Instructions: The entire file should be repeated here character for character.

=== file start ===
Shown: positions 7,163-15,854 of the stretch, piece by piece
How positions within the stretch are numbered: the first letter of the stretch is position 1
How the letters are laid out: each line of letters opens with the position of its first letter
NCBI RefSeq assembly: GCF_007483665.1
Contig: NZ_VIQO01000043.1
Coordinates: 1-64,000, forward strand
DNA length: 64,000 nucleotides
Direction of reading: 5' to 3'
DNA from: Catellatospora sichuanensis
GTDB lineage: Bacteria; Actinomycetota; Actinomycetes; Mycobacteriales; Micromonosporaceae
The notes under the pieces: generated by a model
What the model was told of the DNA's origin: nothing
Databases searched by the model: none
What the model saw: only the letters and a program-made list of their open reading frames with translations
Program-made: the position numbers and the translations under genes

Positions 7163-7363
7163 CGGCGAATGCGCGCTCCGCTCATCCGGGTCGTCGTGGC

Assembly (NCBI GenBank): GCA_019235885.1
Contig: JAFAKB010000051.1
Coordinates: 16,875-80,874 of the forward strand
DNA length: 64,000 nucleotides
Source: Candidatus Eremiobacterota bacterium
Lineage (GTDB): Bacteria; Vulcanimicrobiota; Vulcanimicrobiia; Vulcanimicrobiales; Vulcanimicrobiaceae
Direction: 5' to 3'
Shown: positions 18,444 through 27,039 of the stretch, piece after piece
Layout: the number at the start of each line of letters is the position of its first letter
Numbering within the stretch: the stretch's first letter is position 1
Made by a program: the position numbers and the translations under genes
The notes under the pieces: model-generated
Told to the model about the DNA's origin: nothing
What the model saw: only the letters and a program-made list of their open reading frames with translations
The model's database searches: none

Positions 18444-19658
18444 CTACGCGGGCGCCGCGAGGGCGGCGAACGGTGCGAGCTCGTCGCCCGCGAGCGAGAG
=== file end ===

Shown: positions 7,163-15,854 of the stretch, piece by piece
How positions within the stretch are numbered: the first letter of the stretch is position 1
How the letters are laid out: each line of letters opens with the position of its first letter
NCBI RefSeq assembly: GCF_007483665.1
Contig: NZ_VIQO01000043.1
Coordinates: 1-64,000, forward strand
DNA length: 64,000 nucleotides
Direction of reading: 5' to 3'
DNA from: Catellatospora sichuanensis
GTDB lineage: Bacteria; Actinomycetota; Actinomycetes; Mycobacteriales; Micromonosporaceae
The notes under the pieces: generated by a model
What the model was told of the DNA's origin: nothing
Databases searched by the model: none
What the model saw: only the letters and a program-made list of their open reading frames with translations
Program-made: the position numbers and the translations under genes

Positions 7163-7363
7163 CGGCGAATGCGCGCTCCGCTCATCCGGGTCGTCGTGGC

Assembly (NCBI GenBank): GCA_019235885.1
Contig: JAFAKB010000051.1
Coordinates: 16,875-80,874 of the forward strand
DNA length: 64,000 nucleotides
Source: Candidatus Eremiobacterota bacterium
Lineage (GTDB): Bacteria; Vulcanimicrobiota; Vulcanimicrobiia; Vulcanimicrobiales; Vulcanimicrobiaceae
Direction: 5' to 3'
Shown: positions 18,444 through 27,039 of the stretch, piece after piece
Layout: the number at the start of each line of letters is the position of its first letter
Numbering within the stretch: the stretch's first letter is position 1
Made by a program: the position numbers and the translations under genes
The notes under the pieces: model-generated
Told to the model about the DNA's origin: nothing
What the model saw: only the letters and a program-made list of their open reading frames with translations
The model's database searches: none

Positions 18444-19658
18444 CTACGCGGGCGCCGCGAGGGCGGCGAACGGTGCGAGCTCGTCGCCCGCGAGCGAGAG